Genius! A serving fork would be useful for taller frames.
Bob Goldstein, a professor of cell biology at the University of North Carolina at Chapel Hill, is also a talented graphic designer who creates fantastic "Gig Posters for Scientists" who lecture at the university. These days, Bob and his son do their own screenprinting too! Above:
12.5x19 inch hand screenprinted gig poster for distinguished scientist visiting UNC Chapel Hill. This one's got lights... LED lights are powered by 3V lithium-ion button cell batteries that were taped to the back of each poster. Image is based on results reported in this cool paper that showed that doublet microtubules are 2-lane highways. Locomotive image modified from this photo by priceman141, caboose modified from this photo by Roy Winkelman via ClipPix.
Chris Veltri, proprietor of San Francisco's legendary Groove Merchant record shop, posted this astounding artifact to his Instagram wunderkammer of outré culture paper ephemera @collagedropoutsf! It's a poster for a lecture by artificial intelligence pioneer Herbert Simon that took place at UC Berkeley in 1974. The speech was titled "How Man and Computers Understand Language."
Far fucking out. Read the rest
Jevh M and his mates noticed that there were no asians among the happy, smiling subjects of McDonald's corporate wall art. So he created a professional-looking fake with himself and one other, snuck it onto a blank wall at a local McDonald's, and reports that it is still there 51 days later.
i noticed there was a blank wall at mcdonald’s so i decided to make this fake poster of me and my friend. It’s now been 51 days since i hung it up. pic.twitter.com/5OTf5aR4vm
— JΞVH M (@Jevholution) September 3, 2018
I wonder how long my own fake McDonalds poster would stay up:
Star Wars: Episode VI - Return of the Jedi was briefly called "Revenge of the Jedi." Apparently screenwriter Lawrence Kasdan had told Lucas that "Return of the Jedi" was a "weak title." In December 1982 though, Lucas went back to his original title but not before promotional posters had already been released, such as the one above that is currently up for auction at Sotheby's with an expected hammer price of 1,400 - 2,600 GBP ($1800 - $3200 USD).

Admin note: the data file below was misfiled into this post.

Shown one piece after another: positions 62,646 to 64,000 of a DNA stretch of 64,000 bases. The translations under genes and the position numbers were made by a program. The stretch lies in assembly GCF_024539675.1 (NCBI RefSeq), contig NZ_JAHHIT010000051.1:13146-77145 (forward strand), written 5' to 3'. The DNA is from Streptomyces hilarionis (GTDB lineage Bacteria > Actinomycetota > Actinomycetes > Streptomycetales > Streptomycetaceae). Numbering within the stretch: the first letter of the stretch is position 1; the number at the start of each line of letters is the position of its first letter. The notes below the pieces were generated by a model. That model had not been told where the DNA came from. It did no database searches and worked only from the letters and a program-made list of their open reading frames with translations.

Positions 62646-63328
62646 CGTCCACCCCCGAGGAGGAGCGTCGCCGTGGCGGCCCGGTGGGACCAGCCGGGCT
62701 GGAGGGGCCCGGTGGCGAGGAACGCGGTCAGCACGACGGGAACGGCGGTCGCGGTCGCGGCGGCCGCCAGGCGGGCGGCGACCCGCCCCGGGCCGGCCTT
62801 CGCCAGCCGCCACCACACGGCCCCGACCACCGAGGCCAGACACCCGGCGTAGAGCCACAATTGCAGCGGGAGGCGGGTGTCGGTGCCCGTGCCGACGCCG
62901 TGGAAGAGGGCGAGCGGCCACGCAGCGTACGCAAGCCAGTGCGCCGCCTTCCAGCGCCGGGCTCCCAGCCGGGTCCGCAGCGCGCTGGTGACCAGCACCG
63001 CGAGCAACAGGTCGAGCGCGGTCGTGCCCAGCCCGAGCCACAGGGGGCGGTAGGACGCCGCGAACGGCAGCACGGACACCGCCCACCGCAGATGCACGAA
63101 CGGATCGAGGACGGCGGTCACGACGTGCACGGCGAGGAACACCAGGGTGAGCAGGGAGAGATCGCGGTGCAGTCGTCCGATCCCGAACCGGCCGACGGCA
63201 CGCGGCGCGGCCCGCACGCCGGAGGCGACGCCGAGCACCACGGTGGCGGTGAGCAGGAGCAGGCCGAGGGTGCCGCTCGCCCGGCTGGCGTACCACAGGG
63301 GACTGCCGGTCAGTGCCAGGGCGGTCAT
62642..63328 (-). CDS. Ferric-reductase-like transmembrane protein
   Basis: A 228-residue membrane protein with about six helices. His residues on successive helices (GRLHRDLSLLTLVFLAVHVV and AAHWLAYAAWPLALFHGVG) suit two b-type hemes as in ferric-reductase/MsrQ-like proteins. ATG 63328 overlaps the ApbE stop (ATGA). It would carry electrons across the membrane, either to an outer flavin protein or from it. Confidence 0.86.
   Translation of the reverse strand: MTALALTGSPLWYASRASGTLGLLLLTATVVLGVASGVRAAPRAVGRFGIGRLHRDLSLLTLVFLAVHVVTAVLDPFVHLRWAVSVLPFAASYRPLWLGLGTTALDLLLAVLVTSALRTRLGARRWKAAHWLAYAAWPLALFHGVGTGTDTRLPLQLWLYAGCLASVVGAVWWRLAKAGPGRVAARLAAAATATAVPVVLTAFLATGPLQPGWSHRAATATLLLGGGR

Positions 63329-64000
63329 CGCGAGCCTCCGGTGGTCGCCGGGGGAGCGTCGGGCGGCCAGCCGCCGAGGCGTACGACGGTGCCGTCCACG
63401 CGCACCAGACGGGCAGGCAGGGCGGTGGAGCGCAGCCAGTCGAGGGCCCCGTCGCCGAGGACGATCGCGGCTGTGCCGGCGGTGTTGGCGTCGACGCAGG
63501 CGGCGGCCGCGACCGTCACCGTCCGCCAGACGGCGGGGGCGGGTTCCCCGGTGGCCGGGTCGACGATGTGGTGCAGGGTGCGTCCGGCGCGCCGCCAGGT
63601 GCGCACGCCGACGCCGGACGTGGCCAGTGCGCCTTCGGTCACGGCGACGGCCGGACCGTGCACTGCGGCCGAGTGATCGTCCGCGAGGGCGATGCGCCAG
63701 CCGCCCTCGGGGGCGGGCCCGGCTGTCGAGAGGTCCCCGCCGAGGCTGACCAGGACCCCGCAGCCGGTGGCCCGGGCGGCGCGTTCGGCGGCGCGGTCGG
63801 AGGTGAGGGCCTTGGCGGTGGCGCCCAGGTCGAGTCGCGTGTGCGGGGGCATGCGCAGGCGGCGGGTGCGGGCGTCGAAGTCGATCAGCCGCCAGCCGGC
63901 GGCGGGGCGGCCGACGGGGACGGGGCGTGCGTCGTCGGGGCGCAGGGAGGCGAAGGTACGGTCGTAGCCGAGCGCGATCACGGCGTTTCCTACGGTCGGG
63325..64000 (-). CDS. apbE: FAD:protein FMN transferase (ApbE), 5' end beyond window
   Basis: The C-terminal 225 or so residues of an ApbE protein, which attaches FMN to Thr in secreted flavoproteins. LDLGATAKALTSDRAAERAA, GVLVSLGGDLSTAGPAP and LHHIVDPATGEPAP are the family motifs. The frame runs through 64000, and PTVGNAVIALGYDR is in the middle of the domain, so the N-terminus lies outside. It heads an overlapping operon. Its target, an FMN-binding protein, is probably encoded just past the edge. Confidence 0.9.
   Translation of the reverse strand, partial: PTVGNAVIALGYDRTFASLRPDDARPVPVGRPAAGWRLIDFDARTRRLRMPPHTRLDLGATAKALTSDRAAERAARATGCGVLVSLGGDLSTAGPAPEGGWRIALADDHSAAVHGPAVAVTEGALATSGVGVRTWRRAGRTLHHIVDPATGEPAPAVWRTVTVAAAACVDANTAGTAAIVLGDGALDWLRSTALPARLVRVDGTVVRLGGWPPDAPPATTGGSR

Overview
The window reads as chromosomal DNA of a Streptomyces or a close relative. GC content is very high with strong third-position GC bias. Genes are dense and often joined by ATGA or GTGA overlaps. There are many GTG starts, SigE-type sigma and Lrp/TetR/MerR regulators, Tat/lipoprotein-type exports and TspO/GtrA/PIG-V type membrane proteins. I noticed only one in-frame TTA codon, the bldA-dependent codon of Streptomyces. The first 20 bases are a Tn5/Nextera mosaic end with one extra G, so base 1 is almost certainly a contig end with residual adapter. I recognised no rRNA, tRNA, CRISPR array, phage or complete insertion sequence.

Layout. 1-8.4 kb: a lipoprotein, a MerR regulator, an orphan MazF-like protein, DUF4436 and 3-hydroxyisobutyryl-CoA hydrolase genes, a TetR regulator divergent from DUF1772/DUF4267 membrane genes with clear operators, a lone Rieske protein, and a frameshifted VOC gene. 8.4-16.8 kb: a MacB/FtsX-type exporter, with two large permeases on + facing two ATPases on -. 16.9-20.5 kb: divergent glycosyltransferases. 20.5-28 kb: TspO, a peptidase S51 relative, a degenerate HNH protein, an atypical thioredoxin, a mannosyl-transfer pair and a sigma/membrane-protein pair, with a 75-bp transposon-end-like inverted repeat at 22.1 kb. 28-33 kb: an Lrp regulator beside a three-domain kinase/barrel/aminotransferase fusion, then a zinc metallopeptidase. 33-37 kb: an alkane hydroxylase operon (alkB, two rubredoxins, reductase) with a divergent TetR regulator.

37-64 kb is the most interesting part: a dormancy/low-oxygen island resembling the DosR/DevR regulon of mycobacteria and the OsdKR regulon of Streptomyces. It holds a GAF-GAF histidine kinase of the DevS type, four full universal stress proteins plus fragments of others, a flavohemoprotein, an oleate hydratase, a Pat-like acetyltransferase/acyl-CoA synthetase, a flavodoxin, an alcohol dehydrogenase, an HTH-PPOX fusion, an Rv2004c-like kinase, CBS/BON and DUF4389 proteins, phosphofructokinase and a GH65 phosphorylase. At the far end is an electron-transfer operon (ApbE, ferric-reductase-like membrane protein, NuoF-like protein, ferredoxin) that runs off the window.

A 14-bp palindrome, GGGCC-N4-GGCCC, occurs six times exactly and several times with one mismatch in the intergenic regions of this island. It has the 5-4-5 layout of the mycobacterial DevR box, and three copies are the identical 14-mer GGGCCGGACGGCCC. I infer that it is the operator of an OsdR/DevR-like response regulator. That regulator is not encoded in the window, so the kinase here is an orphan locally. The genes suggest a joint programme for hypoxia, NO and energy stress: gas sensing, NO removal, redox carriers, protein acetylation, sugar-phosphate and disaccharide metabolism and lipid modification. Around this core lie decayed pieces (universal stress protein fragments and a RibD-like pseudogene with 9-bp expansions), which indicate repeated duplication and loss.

In December 1982, Lucas decided that "Revenge" was not appropriate as Jedi should not seek revenge and returned to his original title. By that time thousands of "Revenge" teaser posters (with artwork by Drew Struzan) had been printed and distributed. Lucasfilm stopped the shipping of the posters and sold the remaining stock of 6,800 posters to Star Wars fan club members for $9.50.
One of my favorite illustrators is eBoy (a collective of people from Germany and LA). They designed our Jackhammer Jill logo and did a cool Boing Boing shirt many years ago (I don't think it's available any longer). eBoy just created this gigantic poster of New York, which you can tape to a wall and color in with pens or colored pencils. This would make a good gift. Read the rest
The intrepid counterculture archivists/publishers of Boo-Hooray have posted their "Top 100 Posters" for sale. What a stunning collection of avant-garde art and design. It makes me yearn for the downtown scenes of the prior century. Read the rest
Cheap visual charts were the main educational aid in Indian classrooms until recently. Meant to teach children good behavior, and to assist their reading skills, these inexpensive posters were plastered everywhere by local printers. They have a naive art aesthetic since the artists were unschooled themselves. Generally the charts follow a formula of filing in a grid with examples. Like comic books, their garish colors and simple forms have their own innocent charm. This book rounds up a hundred samples of what is now a rare folk art.
Ideal Boy, An: Charts from India by Sirish Rao, V. Geetha, Gita Wolf (Editors) Dewi Lewis Publishing 2001, 120 pages, 6.9 x 1.0 x 9.4 inches, Hardcover $7 Buy on Amazon
What a delight: NASA itself published a series of retrofuturistic tourism posters for other worlds. Better yet, the images are less unfree, though they also sell prints. I'm off to the exoplanets, see ya!
If you’ve ever been to a Disney theme park, you’ve undoubtedly seen the large posters showcasing some of the popular rides and attractions. Over the past sixty years, what started out as teasers for park guests have evolved into valued works of art. They transition from simple works with minimal design and color of the mid 1950s to finely-detailed full-color masterpieces that perfectly capture the tones and atmospheres of each attraction of the present day.
Poster Art of the Disney Parks compiles Disney theme park attraction posters from around the globe into one volume. The book is oversized for proper viewing of the full-page prints, which are rich in history, color, and detail. Each chapter is broken down into the different lands (Tomorrowland, Fantasyland, etc.) as well as two chapters dedicated to the Disney California Adventure park and the Tokyo DisneySea park.
The tome focuses strongly on the art with minimal text. There are a few paragraphs at the beginning of each chapter and a few captions to accompany the images, but beyond that, it’s an art-lover’s dream. There are so many poster images that even a hard-core fan of the Disney theme parks wouldn’t recognize all of them. Add to that the plethora of sketches, color samples, and poster variants, and you’ve got a 146-page book that is jam-packed with visual treats that will rekindle childhood memories of the Disney theme parks.
– Robert Nava
Poster Art of the Disney Parks
by Daniel Handke and Vanessa Hunt
2012, 144 pages, 11.2 x 14.2 x 0.8 inches
After the Russian Revolution in 1917, the Soviet Union was flooded with striking posters spreading communist propaganda. Read the rest